Many species of bees collect nectar which they convert into honey and store as a food source.
However, only bees that live together in large colonies store appreciable quantities of honey.
These are bees of the genus Apis and some of the Meliponinae (stingless bees). Bees make
honey mainly from the nectar of flowers, but they also use other plant saps and honeydew. As a
bee sucks the liquid up through its proboscis and into its honey sac, it adds a small amount of
enzymes, and some of the water in the nectar is evaporated. The enzymes convert sugars in the
nectar into different types of sugars; honeys always contain a wide range of sugars that vary
according to the nectar source. The bees then place the liquid nectar into cells in the
honeycomb. The temperature inside the hive is usually around 35°C and, together with
ventilation caused by bees fanning their wings, this temperature causes further evaporation of
water from the nectar. When the water content is less than 20%, the bees seal the cell with a
wax capping. The honey is now 'ripe' and will not ferment.
Honey consists of a mixture of sugars, mostly glucose and fructose. In addition to water (usually
17-20%) it also contains very small amounts of other substances, including minerals, vitamins,
proteins and amino acids. A minor, but important component of most types of honey is pollen.
These components contribute to the different flavours that honey can have, and make honey a
nutritious food that has a high demand in many regions of the world.
The simplest processing is to remove the honeycomb from frame hives, top-bar hives or
traditional hives and sell or consume it as ‘cut-comb’ honey. When producing this from frame
hives it is necessary to use a wax foundation that does not contain strengthening wires and is
thinner than that normally used in wired frames. The process involves collecting pieces of sealed
and undamaged honeycomb, cutting them into uniform sized pieces and packaging them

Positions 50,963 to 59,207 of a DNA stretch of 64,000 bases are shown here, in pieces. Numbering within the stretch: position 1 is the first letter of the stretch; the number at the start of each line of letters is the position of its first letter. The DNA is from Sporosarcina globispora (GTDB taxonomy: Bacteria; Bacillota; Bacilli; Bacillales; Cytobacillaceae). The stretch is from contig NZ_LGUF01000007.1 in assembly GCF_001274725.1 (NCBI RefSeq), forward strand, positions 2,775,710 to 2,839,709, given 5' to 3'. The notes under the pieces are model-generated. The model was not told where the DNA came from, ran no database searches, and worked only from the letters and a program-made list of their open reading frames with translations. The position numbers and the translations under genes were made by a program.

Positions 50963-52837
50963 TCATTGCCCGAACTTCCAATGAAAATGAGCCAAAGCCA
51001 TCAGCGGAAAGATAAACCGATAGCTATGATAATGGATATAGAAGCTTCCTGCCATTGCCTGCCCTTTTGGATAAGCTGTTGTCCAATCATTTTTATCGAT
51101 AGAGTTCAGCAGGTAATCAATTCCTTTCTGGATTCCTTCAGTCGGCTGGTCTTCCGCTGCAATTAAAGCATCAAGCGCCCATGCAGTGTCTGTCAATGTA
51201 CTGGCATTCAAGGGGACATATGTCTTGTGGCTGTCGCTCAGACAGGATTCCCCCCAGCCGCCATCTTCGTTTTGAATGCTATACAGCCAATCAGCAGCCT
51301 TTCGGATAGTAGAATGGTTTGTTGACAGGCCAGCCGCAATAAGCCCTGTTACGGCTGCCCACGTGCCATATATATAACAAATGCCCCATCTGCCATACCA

carefully in bags or cartons to avoid damaging the honeycomb. Because the honeycomb is
unopened, it is readily seen to be pure, and it has a finer flavour than honey that is exposed to
air or processed further. Cut-comb honey can therefore have a high local demand and fetch a
higher price than processed honey. However, the honeycomb is easily damaged by handling and
transport, which makes distribution for retail sale more difficult. It requires protection by
packaging materials that will absorb shocks or vibration (e.g. cushioning plastics such as
‘bubble-wrap’ and/or corrugated cardboard cartons) and packs should be carried carefully and
not stacked, thrown or dropped to avoid damage to the honeycombs.
This is honey that is processed to a minimal extent and is usually sold locally. It is prepared by
removing the wax cappings of the honeycomb using a long sharp knife that has been heated by
standing it in warm water. (unsealed combs containing unripe honey should not be used). The
honeycombs are then broken into pieces and the honey is strained to remove wax and other
debris. A fairly coarse strainer is used at first to remove large particles, and the honey is then
strained through successively finer strainers such as cotton or muslin cloths. The clear honey is
collected in a clean, dry container. When most of the honey has drained (often over many hours
depending on the temperature) the combs are squeezed inside a cloth bag to remove as much of
the remaining honey as possible. The wax is collected and formed into a block by melting it
gently in a warm waterbath or solar wax extractor. This beeswax byproduct often has a high value
as a wax polish or for candle-making. The strained honey can either be dispensed from the
collection pan into customers’ own containers or packed into glass jars or plastic bags for sale.
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